Harry McDowell began calling at the home of Dr. Sawdy of Howard City, about 40 miles north of Grand Rapids, to visit Dr. Sawdy's 21-year-old daughter, Sylvia. McDowell usually came on Sundays and in the evening, and also corresponded with Sylvia.
On December 10, 1885, Sylvia went to Grand Rapids by train, ostensibly to visit McDowell's mother. Dr. Sawdy heard nothing more from or about his daughter until the morning of Christmas Eve, when McDowell's father came to him, saying that he'd gotten a telegram or telephone call from his son. The senior McDowell said that Harry had told him that Sylvia was very sick and wanted her mother to go to her.
Dr. Sawdy read the next day in the newspaper that his daughter was dead.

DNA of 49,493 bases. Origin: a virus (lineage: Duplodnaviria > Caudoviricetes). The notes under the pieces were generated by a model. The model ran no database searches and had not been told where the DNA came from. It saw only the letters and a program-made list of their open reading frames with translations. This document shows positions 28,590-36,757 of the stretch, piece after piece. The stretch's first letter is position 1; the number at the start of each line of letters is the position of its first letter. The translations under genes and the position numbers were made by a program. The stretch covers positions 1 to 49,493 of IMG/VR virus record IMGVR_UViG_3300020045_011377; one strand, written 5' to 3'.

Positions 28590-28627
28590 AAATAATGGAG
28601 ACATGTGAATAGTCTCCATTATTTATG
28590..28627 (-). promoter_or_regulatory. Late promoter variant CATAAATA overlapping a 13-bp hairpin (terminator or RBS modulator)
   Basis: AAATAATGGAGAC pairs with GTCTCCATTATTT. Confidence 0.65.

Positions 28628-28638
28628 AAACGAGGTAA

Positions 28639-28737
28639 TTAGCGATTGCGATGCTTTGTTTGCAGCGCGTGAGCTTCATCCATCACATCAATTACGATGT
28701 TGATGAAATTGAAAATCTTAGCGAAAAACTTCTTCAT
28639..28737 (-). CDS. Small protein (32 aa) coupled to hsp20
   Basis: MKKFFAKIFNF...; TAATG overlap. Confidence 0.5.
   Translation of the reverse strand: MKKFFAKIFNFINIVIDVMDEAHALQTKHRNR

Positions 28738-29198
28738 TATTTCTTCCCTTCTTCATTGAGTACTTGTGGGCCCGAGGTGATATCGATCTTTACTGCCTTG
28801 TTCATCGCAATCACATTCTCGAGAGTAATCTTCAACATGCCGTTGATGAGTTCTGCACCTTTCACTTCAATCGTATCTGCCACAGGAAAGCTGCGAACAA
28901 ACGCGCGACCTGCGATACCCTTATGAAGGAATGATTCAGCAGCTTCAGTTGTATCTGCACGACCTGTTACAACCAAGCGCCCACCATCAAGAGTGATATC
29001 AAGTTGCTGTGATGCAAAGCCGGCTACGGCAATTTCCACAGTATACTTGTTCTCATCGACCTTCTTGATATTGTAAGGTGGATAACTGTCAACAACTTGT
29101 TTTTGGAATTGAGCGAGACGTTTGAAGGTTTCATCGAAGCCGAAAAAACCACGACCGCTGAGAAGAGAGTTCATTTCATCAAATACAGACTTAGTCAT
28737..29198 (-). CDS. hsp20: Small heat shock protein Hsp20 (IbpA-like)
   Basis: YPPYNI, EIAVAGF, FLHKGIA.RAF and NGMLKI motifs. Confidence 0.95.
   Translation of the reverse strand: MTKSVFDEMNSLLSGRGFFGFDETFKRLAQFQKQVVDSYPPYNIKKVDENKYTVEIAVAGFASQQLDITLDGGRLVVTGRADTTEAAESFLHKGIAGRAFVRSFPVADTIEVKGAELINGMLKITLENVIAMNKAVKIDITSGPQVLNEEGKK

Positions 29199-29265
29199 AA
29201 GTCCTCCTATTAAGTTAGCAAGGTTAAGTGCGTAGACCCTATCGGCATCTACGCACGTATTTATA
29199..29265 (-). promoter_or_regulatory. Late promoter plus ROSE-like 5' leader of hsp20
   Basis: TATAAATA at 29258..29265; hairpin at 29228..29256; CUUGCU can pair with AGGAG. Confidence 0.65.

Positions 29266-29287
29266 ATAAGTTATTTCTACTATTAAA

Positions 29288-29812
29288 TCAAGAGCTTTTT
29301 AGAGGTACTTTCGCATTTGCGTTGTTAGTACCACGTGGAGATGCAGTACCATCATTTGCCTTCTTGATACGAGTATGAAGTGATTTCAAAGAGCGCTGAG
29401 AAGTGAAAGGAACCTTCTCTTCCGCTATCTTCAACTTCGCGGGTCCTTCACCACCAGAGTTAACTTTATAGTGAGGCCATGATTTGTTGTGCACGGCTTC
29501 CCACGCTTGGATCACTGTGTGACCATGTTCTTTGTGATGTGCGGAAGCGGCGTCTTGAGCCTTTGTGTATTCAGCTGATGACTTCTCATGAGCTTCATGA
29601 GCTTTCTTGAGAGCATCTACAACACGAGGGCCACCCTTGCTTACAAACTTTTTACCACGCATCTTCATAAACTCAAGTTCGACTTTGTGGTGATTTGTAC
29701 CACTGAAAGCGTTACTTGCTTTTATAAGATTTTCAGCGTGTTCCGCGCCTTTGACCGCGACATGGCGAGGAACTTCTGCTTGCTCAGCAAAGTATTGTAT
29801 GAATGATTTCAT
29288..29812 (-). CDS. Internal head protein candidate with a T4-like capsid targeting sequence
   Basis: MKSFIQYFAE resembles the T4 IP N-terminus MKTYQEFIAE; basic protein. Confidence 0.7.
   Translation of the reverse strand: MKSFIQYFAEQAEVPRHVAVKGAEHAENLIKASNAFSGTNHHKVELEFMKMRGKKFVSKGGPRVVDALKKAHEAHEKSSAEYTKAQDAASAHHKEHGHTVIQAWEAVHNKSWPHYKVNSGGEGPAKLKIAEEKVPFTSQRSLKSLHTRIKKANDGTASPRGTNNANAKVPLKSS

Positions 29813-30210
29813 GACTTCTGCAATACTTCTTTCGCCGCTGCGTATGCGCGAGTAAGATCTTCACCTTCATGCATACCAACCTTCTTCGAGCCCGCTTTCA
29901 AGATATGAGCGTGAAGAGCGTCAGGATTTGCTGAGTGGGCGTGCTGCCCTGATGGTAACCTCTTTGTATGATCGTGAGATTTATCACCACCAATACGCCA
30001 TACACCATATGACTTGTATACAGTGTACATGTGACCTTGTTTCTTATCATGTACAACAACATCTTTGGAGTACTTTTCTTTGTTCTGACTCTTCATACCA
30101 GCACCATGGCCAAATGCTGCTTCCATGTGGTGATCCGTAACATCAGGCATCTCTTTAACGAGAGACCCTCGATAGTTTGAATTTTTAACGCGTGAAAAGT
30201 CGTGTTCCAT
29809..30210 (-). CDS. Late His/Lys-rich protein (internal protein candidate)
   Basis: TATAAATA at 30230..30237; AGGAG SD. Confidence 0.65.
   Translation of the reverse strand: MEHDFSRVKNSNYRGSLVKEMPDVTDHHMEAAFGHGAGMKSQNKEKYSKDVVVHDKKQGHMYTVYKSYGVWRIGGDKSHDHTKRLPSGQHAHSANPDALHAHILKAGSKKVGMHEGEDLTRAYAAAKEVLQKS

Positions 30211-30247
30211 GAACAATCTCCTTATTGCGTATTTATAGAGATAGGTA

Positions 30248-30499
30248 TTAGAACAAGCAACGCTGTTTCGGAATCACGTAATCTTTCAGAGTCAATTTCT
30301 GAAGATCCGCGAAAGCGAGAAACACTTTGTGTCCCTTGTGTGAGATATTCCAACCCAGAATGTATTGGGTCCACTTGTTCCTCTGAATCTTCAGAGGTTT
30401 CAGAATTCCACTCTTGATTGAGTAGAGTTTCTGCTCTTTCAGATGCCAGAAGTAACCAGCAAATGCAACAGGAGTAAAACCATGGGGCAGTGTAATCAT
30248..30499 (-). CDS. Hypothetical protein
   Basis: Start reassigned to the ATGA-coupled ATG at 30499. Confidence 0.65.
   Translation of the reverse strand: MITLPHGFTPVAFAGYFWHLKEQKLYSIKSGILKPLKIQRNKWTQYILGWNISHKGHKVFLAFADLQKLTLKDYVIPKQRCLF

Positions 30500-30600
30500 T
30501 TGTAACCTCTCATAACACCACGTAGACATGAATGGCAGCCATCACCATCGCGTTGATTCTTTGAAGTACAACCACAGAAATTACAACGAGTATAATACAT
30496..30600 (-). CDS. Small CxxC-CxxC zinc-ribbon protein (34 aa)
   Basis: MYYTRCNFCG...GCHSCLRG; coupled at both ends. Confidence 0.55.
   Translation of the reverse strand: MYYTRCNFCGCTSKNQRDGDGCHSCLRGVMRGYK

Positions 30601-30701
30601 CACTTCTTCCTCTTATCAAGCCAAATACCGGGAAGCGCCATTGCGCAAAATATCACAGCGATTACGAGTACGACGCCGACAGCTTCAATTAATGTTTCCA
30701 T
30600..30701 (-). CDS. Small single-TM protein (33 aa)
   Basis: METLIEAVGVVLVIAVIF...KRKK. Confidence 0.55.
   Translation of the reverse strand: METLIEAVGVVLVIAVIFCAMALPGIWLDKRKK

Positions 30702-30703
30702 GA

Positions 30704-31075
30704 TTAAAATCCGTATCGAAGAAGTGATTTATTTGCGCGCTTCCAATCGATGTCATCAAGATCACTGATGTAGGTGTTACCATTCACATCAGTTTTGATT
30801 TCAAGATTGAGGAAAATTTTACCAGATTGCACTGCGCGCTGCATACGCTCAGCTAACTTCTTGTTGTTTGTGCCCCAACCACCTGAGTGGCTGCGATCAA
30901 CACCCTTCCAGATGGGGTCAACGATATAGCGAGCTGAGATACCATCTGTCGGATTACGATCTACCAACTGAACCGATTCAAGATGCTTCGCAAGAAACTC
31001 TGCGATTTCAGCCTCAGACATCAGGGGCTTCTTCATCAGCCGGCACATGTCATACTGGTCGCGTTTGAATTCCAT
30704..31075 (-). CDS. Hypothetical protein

It came out in the trial that in November, Sylvia had consulted with Drs. Bodle, Hake, and Bradish, indicating that she was pregnant. Evidence indicated that McDowell had performed an abortion on Sylvia on December 23, and that she died that day. McDowell was convicted of manslaughter and sentenced to 15 years.
For more on pre-legalization abortion, see The Bad Old Days of Abortion
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